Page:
Some months later, I attended another meeting of some pastors many of which had different backgrounds on some secondary and tertiary issues. And yet there was a love, a unity, a friendliness, and a passion not present at the first meeting. The difference? The first 30-45 minutes was devoted exclusively to fervent prayer. Not slow, not reluctant, not overthinking, but spontaneous, eager, truly thoughtful, honest, and active. At a few points some simple choruses of praise were sung. Not announced or looked at on a sheet. Just spontaneously sung from the heart.

Model prayers

 If you are struggling to pray, if you don’t know what to say – why not approach the Lord in prayer about that? Ask as the disciples, “Lord, teach us to pray.” Then look at the models of prayer throughout the Scriptures from the book of prayers and songs that is the Psalms to the prayers of the heavenly realm in Revelation. Jesus guides his disciples in Luke 11 saying:

When ye pray, say, Our Father which art in heaven, Hallowed be thy name. Thy kingdom come. Thy will be done, as in heaven, so in earth. Give us day by day our daily bread. And forgive us our sins; for we also forgive every one that is indebted to us. And lead us not into temptation; but deliver us from evil.

A simple acrostic as you learn to pray is A.C.T.S.

A = adoration. Do you love God? Then shouldn’t you express that? Shouldn’t you praise Him? Approach Him for who He is in majesty – our loving Father in Heaven – whose very name is holy!

C = confession. Everyone has thought, said, and done things that are not good when observed by God, things that are evil, that are wrong. The Bible calls this ‘sin’ and speaks of this sin as alienating us from God. But through Jesus Christ we can confess our sin to God, asking that he would forgive us while giving us an attitude of forgiveness to others.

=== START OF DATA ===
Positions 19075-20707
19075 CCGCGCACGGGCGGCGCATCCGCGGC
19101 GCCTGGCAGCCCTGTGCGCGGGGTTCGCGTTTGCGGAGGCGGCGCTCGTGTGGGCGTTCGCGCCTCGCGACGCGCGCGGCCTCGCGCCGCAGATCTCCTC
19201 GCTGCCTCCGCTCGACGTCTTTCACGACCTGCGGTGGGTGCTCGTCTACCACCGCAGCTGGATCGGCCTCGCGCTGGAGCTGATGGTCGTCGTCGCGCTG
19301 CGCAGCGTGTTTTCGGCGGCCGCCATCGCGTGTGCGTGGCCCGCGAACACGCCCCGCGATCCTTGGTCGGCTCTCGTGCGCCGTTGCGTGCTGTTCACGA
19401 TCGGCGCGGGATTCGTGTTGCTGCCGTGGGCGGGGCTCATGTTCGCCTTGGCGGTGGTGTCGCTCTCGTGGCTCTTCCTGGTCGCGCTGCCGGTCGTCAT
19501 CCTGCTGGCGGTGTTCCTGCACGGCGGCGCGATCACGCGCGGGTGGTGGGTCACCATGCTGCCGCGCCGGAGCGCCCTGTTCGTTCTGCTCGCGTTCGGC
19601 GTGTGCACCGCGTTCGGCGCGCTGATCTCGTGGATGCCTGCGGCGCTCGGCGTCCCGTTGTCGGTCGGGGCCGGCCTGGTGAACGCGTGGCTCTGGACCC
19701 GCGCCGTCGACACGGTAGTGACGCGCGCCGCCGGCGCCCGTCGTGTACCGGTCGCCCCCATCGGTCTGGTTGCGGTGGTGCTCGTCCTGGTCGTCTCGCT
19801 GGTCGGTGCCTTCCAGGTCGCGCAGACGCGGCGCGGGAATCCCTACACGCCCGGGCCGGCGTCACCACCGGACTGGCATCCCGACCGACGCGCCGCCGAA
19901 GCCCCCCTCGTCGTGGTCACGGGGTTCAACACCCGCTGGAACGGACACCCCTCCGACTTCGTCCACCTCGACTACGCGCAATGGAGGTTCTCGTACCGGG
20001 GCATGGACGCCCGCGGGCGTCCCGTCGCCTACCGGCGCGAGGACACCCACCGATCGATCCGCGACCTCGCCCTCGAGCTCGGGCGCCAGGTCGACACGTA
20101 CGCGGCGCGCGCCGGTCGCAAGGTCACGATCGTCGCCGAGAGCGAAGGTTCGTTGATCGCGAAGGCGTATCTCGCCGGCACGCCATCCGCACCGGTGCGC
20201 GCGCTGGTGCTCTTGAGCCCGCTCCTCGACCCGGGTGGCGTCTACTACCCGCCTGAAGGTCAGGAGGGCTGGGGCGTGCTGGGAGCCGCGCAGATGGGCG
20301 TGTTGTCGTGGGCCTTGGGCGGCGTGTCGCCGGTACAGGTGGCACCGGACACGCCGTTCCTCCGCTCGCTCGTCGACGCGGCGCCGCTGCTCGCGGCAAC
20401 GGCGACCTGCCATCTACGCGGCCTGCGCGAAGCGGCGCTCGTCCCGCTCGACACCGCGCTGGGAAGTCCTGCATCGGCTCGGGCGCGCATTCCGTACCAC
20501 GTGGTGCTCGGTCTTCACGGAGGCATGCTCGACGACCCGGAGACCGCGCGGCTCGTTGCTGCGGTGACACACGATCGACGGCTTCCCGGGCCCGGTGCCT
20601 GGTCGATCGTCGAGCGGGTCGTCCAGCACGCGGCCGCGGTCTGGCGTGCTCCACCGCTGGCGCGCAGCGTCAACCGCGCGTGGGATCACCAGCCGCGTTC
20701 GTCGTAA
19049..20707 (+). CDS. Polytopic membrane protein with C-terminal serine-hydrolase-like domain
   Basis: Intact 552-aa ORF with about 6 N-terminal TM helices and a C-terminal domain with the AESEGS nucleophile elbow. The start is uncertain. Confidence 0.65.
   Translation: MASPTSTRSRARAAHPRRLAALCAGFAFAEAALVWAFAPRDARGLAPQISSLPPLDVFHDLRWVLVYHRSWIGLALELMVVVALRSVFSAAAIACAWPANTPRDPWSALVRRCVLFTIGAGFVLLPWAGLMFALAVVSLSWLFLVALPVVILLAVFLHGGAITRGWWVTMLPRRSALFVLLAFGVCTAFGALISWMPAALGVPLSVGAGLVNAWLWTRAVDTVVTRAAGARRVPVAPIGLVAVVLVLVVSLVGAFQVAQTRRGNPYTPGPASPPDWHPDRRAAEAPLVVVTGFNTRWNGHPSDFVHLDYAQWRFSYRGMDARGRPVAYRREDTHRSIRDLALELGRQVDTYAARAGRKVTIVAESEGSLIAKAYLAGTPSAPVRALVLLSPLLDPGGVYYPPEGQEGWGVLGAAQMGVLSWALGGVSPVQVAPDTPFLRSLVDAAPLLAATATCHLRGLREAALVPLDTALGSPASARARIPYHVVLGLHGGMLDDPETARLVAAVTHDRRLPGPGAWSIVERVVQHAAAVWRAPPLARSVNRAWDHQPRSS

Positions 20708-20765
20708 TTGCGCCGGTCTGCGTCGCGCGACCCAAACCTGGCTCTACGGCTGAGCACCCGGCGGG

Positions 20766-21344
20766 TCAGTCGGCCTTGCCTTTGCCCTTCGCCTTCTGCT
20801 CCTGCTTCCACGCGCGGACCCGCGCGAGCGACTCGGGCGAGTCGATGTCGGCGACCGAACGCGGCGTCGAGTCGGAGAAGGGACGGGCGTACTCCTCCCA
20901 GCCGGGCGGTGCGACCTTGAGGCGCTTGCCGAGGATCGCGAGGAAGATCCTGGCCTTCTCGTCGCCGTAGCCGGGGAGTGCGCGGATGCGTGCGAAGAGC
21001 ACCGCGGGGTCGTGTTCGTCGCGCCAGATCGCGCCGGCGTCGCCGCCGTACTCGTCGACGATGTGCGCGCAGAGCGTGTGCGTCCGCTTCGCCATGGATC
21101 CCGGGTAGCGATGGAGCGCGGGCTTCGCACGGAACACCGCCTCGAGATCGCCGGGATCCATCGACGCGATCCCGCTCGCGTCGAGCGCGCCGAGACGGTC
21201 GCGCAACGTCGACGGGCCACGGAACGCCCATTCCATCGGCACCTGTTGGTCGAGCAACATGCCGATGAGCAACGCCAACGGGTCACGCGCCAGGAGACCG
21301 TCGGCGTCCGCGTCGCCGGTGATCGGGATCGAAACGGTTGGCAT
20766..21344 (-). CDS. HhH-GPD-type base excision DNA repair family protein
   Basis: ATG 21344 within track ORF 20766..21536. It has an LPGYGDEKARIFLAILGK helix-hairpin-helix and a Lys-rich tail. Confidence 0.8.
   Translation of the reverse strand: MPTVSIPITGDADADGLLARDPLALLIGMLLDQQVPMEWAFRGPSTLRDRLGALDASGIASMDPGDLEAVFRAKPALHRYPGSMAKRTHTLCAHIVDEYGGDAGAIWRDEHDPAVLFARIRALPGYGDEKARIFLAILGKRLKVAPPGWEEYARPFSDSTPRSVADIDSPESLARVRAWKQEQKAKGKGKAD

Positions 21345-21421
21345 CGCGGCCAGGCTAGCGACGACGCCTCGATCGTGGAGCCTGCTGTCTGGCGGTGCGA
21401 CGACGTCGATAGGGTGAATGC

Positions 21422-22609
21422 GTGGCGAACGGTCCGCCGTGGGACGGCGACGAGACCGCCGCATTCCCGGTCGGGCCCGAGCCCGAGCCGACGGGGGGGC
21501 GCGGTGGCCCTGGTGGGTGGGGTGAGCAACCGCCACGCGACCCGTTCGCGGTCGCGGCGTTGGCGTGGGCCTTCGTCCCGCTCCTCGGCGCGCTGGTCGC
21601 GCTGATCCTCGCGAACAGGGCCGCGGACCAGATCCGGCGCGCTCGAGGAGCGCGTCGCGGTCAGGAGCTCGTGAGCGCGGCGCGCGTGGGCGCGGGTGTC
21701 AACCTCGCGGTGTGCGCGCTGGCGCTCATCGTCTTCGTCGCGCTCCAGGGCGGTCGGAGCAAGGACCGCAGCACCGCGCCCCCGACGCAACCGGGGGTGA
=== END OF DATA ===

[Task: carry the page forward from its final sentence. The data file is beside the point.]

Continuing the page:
T = thanksgiving. Just as we ask for God’s provision and protection, we acknowledge He continues to provide day by day. Have we received good things in life? Have we been helped in all situations? Do we have life? What are our blessings? Count them up and give God thanks!

S = supplication. This is basically an old-time word for ‘asking’. Prayer is petitioning God on the basis of His mercy, bringing cares and needs and desires of others and ourselves to God. Do you ask God? Do you ask God with right motives? Do you bring your cares and needs to God, knowing He cares for you?

Lord, do teach us to pray!

A Walk with God

By faith Abel offered to God a better sacrifice than Cain, through which he obtained the testimony that he was righteous, God testifying about his gifts, and through faith, though he is dead, he still speaks.  By faith Enoch was taken up so that he should not see death; and he was not found because God took him up; for he obtained the witness that before his being taken up he was pleasing to God. And without faith it is impossible to please Him, for he who comes to God must believe that He is, and that He is a rewarder of those who seek Him.

Hebrews 11.4-6

You cannot walk with God when running from Him

In the beginning, immediately after mankind’s sin that results in the fall from right relationship with God (Genesis 3) there is an implication in Genesis 3.8 that it was not unusual for God to walk with Adam and Eve.  The idea of ‘walking with God’ conveys the idea of closeness, intimacy, and fellowship. After mankind’s sin, the sound of God walking causes man to run from God rather than to him. This pattern is repeated throughout the Scriptures. Cain is warned by God to not allow sin to seize him (Genesis 4). Cain murders Abel and tries to cover up his guilt without success (“Am I my brother’s keeper?). Rather than walking with God, he runs from Him and reaps the consequences.

Where others who are finally faithful fail, we see their failings accompanied by a seeming developed distance between the individual and God.

Think about a couple of familiar cases.

Samson and his conquests and exploits (not speaking so much of the battlefield as the bed here): running away from God and His way.

David and Bathsheba: David’s taking of Bathsheba follows a slow but steady regression in which David takes multiple wives (going against God’s law for kings in Deuteronomy 17.14-20) and his relationship with God seems far from close at the time.